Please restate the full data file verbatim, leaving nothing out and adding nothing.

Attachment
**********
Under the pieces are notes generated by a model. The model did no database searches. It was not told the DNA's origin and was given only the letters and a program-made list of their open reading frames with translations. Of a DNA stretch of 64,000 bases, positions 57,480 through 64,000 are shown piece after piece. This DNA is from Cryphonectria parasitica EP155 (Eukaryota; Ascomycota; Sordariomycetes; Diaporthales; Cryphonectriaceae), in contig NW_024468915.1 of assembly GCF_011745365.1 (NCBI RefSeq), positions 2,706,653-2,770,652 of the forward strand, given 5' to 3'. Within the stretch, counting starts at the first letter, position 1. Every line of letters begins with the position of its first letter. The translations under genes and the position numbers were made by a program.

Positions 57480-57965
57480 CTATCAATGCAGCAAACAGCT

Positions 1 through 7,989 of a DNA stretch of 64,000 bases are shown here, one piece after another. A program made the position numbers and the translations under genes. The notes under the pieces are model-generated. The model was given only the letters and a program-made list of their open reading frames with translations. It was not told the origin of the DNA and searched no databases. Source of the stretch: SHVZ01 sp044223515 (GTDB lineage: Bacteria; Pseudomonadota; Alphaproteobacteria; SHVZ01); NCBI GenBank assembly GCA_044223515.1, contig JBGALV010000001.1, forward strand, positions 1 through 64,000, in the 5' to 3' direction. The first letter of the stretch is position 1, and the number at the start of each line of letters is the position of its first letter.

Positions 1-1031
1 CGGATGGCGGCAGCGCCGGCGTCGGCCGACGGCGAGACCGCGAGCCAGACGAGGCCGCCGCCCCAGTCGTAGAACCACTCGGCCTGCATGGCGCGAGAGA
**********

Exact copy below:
Under the pieces are notes generated by a model. The model did no database searches. It was not told the DNA's origin and was given only the letters and a program-made list of their open reading frames with translations. Of a DNA stretch of 64,000 bases, positions 57,480 through 64,000 are shown piece after piece. This DNA is from Cryphonectria parasitica EP155 (Eukaryota; Ascomycota; Sordariomycetes; Diaporthales; Cryphonectriaceae), in contig NW_024468915.1 of assembly GCF_011745365.1 (NCBI RefSeq), positions 2,706,653-2,770,652 of the forward strand, given 5' to 3'. Within the stretch, counting starts at the first letter, position 1. Every line of letters begins with the position of its first letter. The translations under genes and the position numbers were made by a program.

Positions 57480-57965
57480 CTATCAATGCAGCAAACAGCT

Positions 1 through 7,989 of a DNA stretch of 64,000 bases are shown here, one piece after another. A program made the position numbers and the translations under genes. The notes under the pieces are model-generated. The model was given only the letters and a program-made list of their open reading frames with translations. It was not told the origin of the DNA and searched no databases. Source of the stretch: SHVZ01 sp044223515 (GTDB lineage: Bacteria; Pseudomonadota; Alphaproteobacteria; SHVZ01); NCBI GenBank assembly GCA_044223515.1, contig JBGALV010000001.1, forward strand, positions 1 through 64,000, in the 5' to 3' direction. The first letter of the stretch is position 1, and the number at the start of each line of letters is the position of its first letter.

Positions 1-1031
1 CGGATGGCGGCAGCGCCGGCGTCGGCCGACGGCGAGACCGCGAGCCAGACGAGGCCGCCGCCCCAGTCGTAGAACCACTCGGCCTGCATGGCGCGAGAGA